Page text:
“Now, it’s looking like it might clip the southern tip of Florida and the Miami area, too,” he said.
Task force members loaded and prepped vehicles for deployment Saturday afternoon before being briefed on trip details. Members were also sworn in under the Federal Emergency Management Agency.
Reall said this deployment is a “pretty early” activation for the task force, as the team is usually not called in a couple of days prior to landfall. However, Ohio Task Force 1, Virginia Task Force 1 and Virginia Task Force 2 were activated as the tropical storm strengthened overnight, officials said, and the estimated time and location of impact is not firm.
Evan Schumann, task force program manager, said the team is typically stationed several hundred miles away from a natural disaster impact area. “FEMA’s effort is to keep the task forces as close as they can to the impact area, but also in a safe location,” he said.
Schumann said the team is comprised of skilled individuals who are confident in emergency situations.
“This is their normal life; most of them are employed in fire and police departments, or in emergency rooms, so everybody on this task force is generally associated with rather critical, dangerous environments,” he said. “Personality-wise, they are enamored to go in and help their fellow citizens in this type of environment.”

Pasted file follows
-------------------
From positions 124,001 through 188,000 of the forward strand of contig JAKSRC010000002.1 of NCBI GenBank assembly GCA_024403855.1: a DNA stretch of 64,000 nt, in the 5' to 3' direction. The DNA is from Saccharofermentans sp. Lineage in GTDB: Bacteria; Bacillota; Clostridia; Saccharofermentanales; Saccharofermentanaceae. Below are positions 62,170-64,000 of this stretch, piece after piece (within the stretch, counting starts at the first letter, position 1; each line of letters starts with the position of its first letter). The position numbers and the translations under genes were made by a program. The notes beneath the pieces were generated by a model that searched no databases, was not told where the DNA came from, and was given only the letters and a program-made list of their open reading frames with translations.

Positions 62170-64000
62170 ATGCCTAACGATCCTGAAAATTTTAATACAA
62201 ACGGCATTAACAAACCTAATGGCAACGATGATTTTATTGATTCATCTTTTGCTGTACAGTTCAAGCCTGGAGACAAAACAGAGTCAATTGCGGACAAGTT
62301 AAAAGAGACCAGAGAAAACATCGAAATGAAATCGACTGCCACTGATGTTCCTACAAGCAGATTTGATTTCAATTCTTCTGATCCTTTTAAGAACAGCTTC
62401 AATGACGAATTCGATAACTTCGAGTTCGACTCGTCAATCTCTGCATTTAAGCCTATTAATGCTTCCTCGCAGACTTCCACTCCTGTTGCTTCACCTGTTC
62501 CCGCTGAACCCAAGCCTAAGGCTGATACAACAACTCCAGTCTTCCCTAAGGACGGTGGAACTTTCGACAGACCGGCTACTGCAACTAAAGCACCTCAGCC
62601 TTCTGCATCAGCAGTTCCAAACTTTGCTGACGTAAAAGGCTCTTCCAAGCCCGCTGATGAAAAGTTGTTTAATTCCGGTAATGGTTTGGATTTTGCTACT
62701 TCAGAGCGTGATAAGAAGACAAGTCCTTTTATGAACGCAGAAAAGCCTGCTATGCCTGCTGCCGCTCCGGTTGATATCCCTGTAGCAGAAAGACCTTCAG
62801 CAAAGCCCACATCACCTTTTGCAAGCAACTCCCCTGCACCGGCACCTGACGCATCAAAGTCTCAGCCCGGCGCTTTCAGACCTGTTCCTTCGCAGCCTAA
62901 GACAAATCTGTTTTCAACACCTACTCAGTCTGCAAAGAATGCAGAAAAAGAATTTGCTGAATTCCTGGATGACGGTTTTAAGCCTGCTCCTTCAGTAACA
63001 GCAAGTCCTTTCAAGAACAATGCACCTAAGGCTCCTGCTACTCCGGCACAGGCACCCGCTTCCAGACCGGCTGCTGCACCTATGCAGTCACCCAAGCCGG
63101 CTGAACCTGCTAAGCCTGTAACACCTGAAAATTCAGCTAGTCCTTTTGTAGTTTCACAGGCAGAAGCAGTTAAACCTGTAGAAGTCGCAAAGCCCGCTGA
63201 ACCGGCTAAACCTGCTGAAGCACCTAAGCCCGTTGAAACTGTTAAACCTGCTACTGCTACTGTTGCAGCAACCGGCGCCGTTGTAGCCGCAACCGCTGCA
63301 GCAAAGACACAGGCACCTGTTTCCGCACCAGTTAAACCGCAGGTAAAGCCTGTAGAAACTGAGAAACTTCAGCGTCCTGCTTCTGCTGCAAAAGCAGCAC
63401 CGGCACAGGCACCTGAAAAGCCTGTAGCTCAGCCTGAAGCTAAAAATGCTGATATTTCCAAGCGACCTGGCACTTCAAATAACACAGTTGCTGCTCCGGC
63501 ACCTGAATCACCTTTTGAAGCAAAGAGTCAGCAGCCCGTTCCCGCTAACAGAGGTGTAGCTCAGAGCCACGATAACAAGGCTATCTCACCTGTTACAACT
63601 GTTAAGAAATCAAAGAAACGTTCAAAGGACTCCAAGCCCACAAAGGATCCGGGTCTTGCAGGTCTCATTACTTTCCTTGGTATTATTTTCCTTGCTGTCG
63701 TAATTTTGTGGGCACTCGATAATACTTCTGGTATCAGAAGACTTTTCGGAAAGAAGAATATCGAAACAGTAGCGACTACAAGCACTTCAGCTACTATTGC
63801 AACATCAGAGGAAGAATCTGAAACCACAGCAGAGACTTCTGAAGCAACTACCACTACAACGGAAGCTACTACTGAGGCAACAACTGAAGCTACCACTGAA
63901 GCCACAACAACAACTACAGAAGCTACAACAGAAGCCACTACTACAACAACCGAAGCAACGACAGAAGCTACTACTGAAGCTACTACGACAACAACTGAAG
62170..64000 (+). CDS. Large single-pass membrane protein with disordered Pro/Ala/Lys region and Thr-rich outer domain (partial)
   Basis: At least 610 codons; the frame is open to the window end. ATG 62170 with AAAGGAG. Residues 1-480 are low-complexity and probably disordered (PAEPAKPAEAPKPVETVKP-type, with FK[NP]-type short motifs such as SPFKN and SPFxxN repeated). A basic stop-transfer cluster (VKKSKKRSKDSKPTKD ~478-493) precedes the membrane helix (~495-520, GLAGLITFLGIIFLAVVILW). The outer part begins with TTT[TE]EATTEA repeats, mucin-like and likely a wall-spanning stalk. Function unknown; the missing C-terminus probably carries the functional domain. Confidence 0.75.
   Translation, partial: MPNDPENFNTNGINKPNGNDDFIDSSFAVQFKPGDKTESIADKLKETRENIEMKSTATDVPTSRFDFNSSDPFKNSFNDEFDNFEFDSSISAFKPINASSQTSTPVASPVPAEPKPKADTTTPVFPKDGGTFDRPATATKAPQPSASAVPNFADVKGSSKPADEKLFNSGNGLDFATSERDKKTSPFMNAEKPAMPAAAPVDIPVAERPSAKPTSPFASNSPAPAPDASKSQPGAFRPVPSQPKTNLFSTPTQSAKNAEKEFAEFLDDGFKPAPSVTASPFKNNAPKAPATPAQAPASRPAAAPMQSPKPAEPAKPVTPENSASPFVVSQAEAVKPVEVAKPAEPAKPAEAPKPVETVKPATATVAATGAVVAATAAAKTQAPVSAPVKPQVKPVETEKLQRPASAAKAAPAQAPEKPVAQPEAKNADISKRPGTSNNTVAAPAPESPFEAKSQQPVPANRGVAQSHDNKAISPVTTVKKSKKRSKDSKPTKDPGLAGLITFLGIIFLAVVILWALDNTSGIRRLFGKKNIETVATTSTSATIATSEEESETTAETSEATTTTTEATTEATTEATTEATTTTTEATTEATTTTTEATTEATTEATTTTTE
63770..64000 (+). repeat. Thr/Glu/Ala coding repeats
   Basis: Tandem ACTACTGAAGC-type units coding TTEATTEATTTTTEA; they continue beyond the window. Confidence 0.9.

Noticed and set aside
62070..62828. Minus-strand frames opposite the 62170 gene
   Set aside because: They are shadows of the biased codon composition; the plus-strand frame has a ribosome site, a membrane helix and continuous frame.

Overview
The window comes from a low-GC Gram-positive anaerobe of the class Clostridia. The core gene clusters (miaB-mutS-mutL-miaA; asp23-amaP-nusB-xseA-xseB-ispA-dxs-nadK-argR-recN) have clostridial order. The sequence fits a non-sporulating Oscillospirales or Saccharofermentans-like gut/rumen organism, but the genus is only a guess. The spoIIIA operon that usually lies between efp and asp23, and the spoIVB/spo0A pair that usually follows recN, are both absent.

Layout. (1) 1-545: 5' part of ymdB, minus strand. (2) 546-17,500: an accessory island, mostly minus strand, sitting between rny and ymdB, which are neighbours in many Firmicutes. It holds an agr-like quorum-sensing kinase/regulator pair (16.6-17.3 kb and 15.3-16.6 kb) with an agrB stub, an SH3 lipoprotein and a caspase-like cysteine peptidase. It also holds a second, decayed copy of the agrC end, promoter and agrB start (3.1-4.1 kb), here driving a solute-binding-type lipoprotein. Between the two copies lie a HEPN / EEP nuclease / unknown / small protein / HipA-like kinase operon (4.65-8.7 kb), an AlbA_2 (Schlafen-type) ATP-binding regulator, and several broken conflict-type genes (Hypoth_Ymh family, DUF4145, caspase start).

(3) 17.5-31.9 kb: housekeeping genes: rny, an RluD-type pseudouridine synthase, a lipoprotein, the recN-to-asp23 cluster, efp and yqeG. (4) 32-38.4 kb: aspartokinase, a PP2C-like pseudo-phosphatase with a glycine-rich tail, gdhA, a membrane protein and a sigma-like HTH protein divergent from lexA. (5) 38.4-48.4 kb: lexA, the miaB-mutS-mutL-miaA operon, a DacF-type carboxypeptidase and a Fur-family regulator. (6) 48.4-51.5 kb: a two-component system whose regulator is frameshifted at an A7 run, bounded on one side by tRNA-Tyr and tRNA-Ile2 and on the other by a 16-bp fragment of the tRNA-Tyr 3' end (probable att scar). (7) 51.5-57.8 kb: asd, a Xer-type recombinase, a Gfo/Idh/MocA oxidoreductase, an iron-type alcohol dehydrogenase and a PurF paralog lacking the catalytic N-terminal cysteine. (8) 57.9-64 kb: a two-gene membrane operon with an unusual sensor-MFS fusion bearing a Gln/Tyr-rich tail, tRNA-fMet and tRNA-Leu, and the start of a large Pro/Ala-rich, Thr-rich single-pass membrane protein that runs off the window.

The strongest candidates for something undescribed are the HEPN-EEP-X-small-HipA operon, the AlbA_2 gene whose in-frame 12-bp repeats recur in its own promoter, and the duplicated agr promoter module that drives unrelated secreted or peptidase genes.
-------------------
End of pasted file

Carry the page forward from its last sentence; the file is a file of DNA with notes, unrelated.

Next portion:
Ryan Marzueuser is a reference specialist on the task force. A member of the Covington Fire Department in Kentucky, Marzueuser said he’s been on around 10 FEMA deployments.
“For this deployment, I’m like a worker bee. I’ll be doing everything boat-related,” he said. “So, going out in the water during or after the storm, and we’ll also do damage assessments in neighborhoods and talk to people to see how badly their houses may have been hit in the hurricane.”
Marzueuser said he and multiple members of his family have worked as firefighters, which has helped him prepare for his service on the task force and the dangers that are associated with these deployments.
“It’s a mindset. I grew up in the fire department, and a lot of these (members) have relatives that worked in those environments, so it’s just kind of with you,” he said. “We like doing this stuff, working with tools and fixing problems.”
John Cangialosi, a senior hurricane specialist with National Hurricane Center in Miami, said Saturday it is currently unclear where Ian will hit hardest in Florida and said residents should begin preparing for the storm, including gathering supplies for potential power outages.
“Too soon to say if it’s going to be a southeast Florida problem or a central Florida problem or just the entire state,” he said. “So at this point really the right message for those living in Florida is that you have to watch forecasts and get ready and prepare yourself for potential impact from this tropical system.”
Ohio Task Force One is one of 28 national Urban Search and Rescue teams.
The Miami Valley Fire EMS Alliance, a council of governments in the greater Dayton area, and the Ohio Emergency Management Agency provide joint sponsorship and oversight of Ohio Task Force 1. The group includes private and public sector members with backgrounds in fire and emergency medical teams, law enforcement officers, hospital personnel and structural engineers.
The Associated Press contributed to this report.